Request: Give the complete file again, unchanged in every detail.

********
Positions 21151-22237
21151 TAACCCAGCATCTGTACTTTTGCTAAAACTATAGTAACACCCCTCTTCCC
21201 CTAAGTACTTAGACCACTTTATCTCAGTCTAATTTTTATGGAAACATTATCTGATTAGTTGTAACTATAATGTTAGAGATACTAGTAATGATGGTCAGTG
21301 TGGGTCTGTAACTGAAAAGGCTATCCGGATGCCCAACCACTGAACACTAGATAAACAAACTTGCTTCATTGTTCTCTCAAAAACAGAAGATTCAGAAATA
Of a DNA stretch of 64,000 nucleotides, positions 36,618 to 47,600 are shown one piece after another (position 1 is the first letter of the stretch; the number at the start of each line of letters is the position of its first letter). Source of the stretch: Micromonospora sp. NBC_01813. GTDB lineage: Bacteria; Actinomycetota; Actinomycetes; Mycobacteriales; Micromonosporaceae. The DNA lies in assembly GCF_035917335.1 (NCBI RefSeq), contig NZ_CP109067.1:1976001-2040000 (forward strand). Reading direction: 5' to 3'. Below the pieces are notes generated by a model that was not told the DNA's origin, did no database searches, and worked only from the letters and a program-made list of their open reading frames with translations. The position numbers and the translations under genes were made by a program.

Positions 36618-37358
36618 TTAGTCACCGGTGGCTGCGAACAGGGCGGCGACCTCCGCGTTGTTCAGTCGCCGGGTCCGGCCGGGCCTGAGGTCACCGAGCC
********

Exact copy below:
Positions 21151-22237
21151 TAACCCAGCATCTGTACTTTTGCTAAAACTATAGTAACACCCCTCTTCCC
21201 CTAAGTACTTAGACCACTTTATCTCAGTCTAATTTTTATGGAAACATTATCTGATTAGTTGTAACTATAATGTTAGAGATACTAGTAATGATGGTCAGTG
21301 TGGGTCTGTAACTGAAAAGGCTATCCGGATGCCCAACCACTGAACACTAGATAAACAAACTTGCTTCATTGTTCTCTCAAAAACAGAAGATTCAGAAATA
Of a DNA stretch of 64,000 nucleotides, positions 36,618 to 47,600 are shown one piece after another (position 1 is the first letter of the stretch; the number at the start of each line of letters is the position of its first letter). Source of the stretch: Micromonospora sp. NBC_01813. GTDB lineage: Bacteria; Actinomycetota; Actinomycetes; Mycobacteriales; Micromonosporaceae. The DNA lies in assembly GCF_035917335.1 (NCBI RefSeq), contig NZ_CP109067.1:1976001-2040000 (forward strand). Reading direction: 5' to 3'. Below the pieces are notes generated by a model that was not told the DNA's origin, did no database searches, and worked only from the letters and a program-made list of their open reading frames with translations. The position numbers and the translations under genes were made by a program.

Positions 36618-37358
36618 TTAGTCACCGGTGGCTGCGAACAGGGCGGCGACCTCCGCGTTGTTCAGTCGCCGGGTCCGGCCGGGCCTGAGGTCACCGAGCC